Vitamin D is an entier topic on it's own. Vitamin D deficiency is becoming one of the most wide spread vitamin deficiencies across the country and the world. With the rises in the number of US rickets cases, this has inspired pediatricians to start Standard Care practices of supplementing children with Vitamin D supplements. I think the issue is being missed, we should be trying to figure out what is the cause of the increased amount of Vitamin D deficiencies. I doubt anyone with challenge the daily sunscreen use recommendations, or the lack of cholesterol in diets because of the low-fat, cholesterol with kill you myths. (jumping down off of soapbox…)
Most of our dietary sources of Vitamin D are also high in fat and cholesterol, go figure. Vitamin D is essential for not only our bone healthy and strength (it's main claim to fame), but also for a variety of other functions. It is the building block of our hormones, so without sufficient Vitamin D, we end up with hormone issues. With the rise in young men and women being diagnosed with some form of reproductive disease and the increase rates of Vitamin D deficiency diagnosis, one could assume a correlation. PCOS, Low T in young boys, Hypothryoid disease in teens, etc.. All of these are treated with supplemental Vitamin D.
I do put clients on Vitamin D supplements. This one seems to be the most difficult for people to get in their diets and through sun exposure, especially in Colorado winters. Most people are not getting enough in their diet (this could easily be fix with proper dietary changes), and even then, we also need to get enough sun exposure to produce the rest. I wrote in a previous post about sun exposure and the amount of Vitamin D that can be produced in just 30 minutes…wowzers….no supplement can match that without becoming toxic…truth. All supplements have a maximum that can be consumed before they become harmful. This is because they are synthetic vitamins, or separated vitamins. They are not found in their natural state and thus are missing many of the other nutrients, enzymes and chemicals that balance out and enable that specific vitamin in the body (sorry, another tangent). D2 is an example of this. It was the go to Vitamin D additive in milk, supplements, etc.. and it was found to be extremely hazardous. Supplements (if good), have switched to a D3.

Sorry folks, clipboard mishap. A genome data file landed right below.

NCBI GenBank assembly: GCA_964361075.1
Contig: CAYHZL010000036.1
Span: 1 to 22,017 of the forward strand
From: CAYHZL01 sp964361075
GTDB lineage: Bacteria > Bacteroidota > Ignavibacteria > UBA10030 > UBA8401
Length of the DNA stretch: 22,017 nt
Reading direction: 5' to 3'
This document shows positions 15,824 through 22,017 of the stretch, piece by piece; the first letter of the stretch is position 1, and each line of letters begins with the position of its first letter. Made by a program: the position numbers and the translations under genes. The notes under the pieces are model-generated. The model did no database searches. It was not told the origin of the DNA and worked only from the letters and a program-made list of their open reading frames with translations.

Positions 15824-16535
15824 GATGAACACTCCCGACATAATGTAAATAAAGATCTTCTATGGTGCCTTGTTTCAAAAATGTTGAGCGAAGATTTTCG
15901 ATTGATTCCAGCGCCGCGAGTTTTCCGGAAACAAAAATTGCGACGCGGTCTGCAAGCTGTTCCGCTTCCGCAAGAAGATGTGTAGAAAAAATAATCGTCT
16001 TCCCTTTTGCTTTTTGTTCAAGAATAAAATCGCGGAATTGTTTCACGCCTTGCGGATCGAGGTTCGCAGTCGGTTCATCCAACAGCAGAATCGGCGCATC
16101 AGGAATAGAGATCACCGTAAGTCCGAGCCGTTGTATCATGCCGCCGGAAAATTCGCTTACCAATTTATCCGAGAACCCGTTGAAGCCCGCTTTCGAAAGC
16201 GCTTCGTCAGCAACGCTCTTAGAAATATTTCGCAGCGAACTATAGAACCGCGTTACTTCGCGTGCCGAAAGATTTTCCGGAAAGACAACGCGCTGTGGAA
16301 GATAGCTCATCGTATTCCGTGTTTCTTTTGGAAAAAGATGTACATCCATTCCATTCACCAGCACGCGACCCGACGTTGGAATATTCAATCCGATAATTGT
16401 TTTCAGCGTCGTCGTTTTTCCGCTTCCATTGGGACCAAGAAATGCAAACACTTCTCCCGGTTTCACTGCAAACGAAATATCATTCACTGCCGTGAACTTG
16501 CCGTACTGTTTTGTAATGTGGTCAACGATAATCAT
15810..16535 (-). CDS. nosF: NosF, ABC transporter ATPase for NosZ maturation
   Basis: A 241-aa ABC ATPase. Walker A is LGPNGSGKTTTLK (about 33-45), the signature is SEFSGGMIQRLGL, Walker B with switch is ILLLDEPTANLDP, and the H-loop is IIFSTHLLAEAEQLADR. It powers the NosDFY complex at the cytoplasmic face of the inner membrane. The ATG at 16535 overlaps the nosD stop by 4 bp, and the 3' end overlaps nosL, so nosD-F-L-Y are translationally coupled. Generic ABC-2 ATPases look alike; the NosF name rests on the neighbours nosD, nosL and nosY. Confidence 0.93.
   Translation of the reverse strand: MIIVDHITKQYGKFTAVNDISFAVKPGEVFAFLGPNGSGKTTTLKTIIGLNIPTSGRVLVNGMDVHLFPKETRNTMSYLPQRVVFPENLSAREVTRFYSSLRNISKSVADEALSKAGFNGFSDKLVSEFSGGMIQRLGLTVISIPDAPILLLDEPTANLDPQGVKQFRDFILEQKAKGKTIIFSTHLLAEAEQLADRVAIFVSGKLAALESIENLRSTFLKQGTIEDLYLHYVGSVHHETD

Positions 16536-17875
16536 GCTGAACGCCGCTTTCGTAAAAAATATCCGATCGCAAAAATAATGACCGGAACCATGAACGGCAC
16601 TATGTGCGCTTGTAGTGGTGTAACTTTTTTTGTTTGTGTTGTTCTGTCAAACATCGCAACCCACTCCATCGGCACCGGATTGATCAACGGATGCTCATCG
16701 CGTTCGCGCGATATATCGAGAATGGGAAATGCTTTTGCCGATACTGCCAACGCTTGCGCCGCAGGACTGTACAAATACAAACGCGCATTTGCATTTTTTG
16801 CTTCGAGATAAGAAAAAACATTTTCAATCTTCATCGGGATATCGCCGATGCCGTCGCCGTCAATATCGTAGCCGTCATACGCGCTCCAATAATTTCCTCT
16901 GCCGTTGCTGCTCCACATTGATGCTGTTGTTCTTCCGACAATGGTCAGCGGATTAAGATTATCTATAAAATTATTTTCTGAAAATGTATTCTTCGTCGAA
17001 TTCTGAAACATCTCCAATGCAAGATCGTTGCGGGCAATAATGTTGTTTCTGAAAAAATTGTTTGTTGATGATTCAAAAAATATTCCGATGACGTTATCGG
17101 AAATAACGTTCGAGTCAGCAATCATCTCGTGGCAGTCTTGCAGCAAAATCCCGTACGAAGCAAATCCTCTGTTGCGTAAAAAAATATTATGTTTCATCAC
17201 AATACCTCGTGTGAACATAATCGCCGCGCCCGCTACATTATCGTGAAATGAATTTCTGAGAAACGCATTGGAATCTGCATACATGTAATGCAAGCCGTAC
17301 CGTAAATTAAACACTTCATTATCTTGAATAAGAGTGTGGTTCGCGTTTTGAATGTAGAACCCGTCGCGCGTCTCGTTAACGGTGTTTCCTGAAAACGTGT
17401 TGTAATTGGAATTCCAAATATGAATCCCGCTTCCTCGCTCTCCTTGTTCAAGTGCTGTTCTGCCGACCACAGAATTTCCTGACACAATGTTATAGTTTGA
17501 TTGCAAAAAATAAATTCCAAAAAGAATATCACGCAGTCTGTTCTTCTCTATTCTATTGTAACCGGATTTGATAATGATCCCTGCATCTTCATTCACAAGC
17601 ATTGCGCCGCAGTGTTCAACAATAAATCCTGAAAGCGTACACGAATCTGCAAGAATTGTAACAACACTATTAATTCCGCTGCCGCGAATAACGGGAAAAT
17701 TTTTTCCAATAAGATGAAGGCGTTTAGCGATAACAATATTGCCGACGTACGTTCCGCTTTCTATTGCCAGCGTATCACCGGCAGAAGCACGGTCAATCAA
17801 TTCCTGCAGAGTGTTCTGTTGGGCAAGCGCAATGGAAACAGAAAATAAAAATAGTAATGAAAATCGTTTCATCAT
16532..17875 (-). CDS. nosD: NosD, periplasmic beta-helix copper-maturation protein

Food Sources of Vitamin D2: D2 is the form of Vitamin D naturally produced by fungi and algae when they absorb UV light. In food, it is safe because it is not reaching extremely high levels. It does serve a purpose to some extent. It aids in the absorption of Calcium…kind of it's only real use. It breaks down quicker than D3, and is shorter lived, so isn't effective in the human body. Vegans and Vegetarians looking for a Vitamin D supplement (common deficiency of those dietary types), should look at labels. Most vegetarian forms are a D2 variety…most Vitamin D3 is made from sheep's wool, unless otherwise stated.
Food Sources of Vitamin D3: D3 is the form that is produced when UV light hits our skin. It is also found in animal products; Cod Liver Oil (it's making a comeback), Full Fat Diary (specifically grass-fed cow's butter), Eggs
Vitamin E supplements have been around for quite awhile. It has been used to heal scars and treat weak skin. There are 8 different forms of Vitamin E, most are unstable and lost in cooking. Alpha-Tocopherol is the most stable. Even so, the majority of Vitamin E we consume ends up in our stools. It is also not as easily stored in the body, like the other fat soluble vitamins. It is stored mostly in the Liver, but also in the uterus, ovaries, testes, pituitary, adrenals, and some fatty tissues. Which, as you can see makes it an important Vitamin for hormones and reproductive health.